THE SILVER CASE: What Is Uehara Kamui?

The savior Kamui is a power of liberating violence not limited to any one person. For this reason, it is interesting that Worso identifies Jin, Mugen, and Fuu as “kamui” because they kill hundreds or thousands of people, the soldiers and assassins of the Matsumae oppressors. Kamui has become a literal and metaphorical spirit of liberatory change and creative destruction that “resides in us all.” So is the savior Kamui back? No. Worso’s own role complicates this narrative.

In Sidetracked, aside from Tsubaki, the player only fights the Matsumae and the Europeans (even the talking monkeys work for the Matsumae). These antagonists are presented as totally evil. The script emphasizes that the land rightfully belongs to the Tsurumaki: “Overtaken by a much wealthier regime,” the omniscient narrator says, “the natives have been pillaged, massacred and subjected to humiliation. They are on the verge of being driven from their sacred land where the souls of their ancestors dwell.” In return for money, the Matsumae give free reign to the Europeans to abduct the locals to use for sexual slavery. They betray and kill the Tsurumaki, recklessly kill civilians without a proper judicial process (as when they massacre the staff of the inn to abduct Fuu), and demand “entry permits” for the Ainu minority to move about the castle town.

In contrast, Worso stands for a progressive, pluralistic society. In “Self-Contradiction,” he tells the Matsumae guards, “This land is supposed to be open to all for people to come and go as they like.” In “Elusive: Bloody Blade,” the Kijin colonizers reject coexistence, prompting Worso to respond, “My father and the people from the old blood… …they never turned you newcomers away.” Furthermore, he explicitly and repeatedly rejects wealth accumulation in “Self-Contradiction” as a dangerous path that would make the Tsurumaki “no different from the Matsumae or the Kijin.” In the Jin chapter “Forbidden Place: Old Owl,” the Tsurumaki are explicitly identified as the “good guys” in opposition to the Matsumae “bad guys.” (Note also the reference to an owl, the owl kamuy being particularly important.) Hence, in Sidetracked, fighting the Matsumae is an uncomplicated good. Killing Antonioni carries a similar positive weight to killing Nezu, albeit with less thematic or emotional meaning due to the shallower narrative.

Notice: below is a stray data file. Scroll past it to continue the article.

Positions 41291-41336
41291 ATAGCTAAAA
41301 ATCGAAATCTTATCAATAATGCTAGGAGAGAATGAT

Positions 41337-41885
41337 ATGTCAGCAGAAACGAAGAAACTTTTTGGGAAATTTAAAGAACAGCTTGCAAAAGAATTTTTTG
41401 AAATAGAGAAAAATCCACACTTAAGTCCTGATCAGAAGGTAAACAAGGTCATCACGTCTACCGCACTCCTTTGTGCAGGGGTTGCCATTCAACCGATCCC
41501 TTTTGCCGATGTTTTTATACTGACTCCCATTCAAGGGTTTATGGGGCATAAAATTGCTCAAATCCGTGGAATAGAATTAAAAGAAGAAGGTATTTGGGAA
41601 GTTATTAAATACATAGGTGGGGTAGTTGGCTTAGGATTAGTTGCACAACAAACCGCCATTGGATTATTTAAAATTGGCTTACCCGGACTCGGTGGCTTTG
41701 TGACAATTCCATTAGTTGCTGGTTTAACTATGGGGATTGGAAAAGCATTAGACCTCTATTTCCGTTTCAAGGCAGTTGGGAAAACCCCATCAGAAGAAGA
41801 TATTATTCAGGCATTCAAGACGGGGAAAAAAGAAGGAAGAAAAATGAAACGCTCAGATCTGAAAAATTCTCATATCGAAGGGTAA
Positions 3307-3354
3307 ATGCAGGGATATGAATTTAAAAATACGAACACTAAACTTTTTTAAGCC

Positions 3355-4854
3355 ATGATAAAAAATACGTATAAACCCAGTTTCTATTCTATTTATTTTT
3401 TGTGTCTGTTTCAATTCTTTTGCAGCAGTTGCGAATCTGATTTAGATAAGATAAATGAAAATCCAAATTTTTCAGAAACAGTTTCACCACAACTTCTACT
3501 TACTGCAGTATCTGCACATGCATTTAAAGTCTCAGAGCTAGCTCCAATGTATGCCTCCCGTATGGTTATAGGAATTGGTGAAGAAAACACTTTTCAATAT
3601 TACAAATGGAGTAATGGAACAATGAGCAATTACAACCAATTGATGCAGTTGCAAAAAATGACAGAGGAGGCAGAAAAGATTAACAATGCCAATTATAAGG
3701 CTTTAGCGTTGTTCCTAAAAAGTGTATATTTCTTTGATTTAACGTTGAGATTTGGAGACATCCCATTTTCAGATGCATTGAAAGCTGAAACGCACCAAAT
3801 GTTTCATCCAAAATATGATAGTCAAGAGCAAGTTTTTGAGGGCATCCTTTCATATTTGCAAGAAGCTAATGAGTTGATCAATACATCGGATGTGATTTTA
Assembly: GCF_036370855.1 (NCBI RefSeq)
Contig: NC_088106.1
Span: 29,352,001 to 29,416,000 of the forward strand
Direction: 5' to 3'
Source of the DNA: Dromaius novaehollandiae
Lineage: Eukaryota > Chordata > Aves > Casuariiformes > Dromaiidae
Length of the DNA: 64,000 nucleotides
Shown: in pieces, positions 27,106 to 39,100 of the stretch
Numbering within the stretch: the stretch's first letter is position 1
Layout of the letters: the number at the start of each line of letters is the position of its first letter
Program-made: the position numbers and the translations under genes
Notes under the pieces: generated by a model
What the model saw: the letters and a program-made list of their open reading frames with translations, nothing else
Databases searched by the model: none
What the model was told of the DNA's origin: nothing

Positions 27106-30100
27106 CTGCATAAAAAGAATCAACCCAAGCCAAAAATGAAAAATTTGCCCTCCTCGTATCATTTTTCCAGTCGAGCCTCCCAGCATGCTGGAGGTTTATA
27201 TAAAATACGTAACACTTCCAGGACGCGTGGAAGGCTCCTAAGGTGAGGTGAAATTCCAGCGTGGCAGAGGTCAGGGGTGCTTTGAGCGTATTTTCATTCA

Screenshot from Samurai Champloo: Sidetracked. The main level select menu. A CG render of Worso's face occupies a prominent spot, his chin just cut off by the bottom of the screen. He has a stern expression and silver eyes. The background shows, on the left, an illustration of a dragon and, in the lower right, a rabbit running off carrying what appears to be a stalk of a plant and, in the upper right, what might be a qilin or komainu.

Worso not only venerates kamuy as spirits that dwell inside everything in the world. He is also a Kamui analogue. Although usually green, on the main menu his eyes are silver (shown above). Worso is a young man with Fujiwara’s hairstyle, kills people enough that he metaphysically transforms, and is a political terrorist repeatedly identified as a “serial killer,” so hearing him say “Oh, kamui” when choosing to retry on the game over screen carries unmistakable connotations. In “A Fierce Fight,” Worso’s behavior prompts Jin to consider that “Perhaps… [the Tsurumaki] have actually become kamui.”

As with becoming Kamui/Ayame, the change Worso undergoes is ambiguous. Though he liberates his people, he becomes an “oni,” the same kind of beast as Antonioni, prompting Jin and Mugen to discuss whether he is insane. Then, despite wiping out the oppressors and completing the great opunire, he kills himself.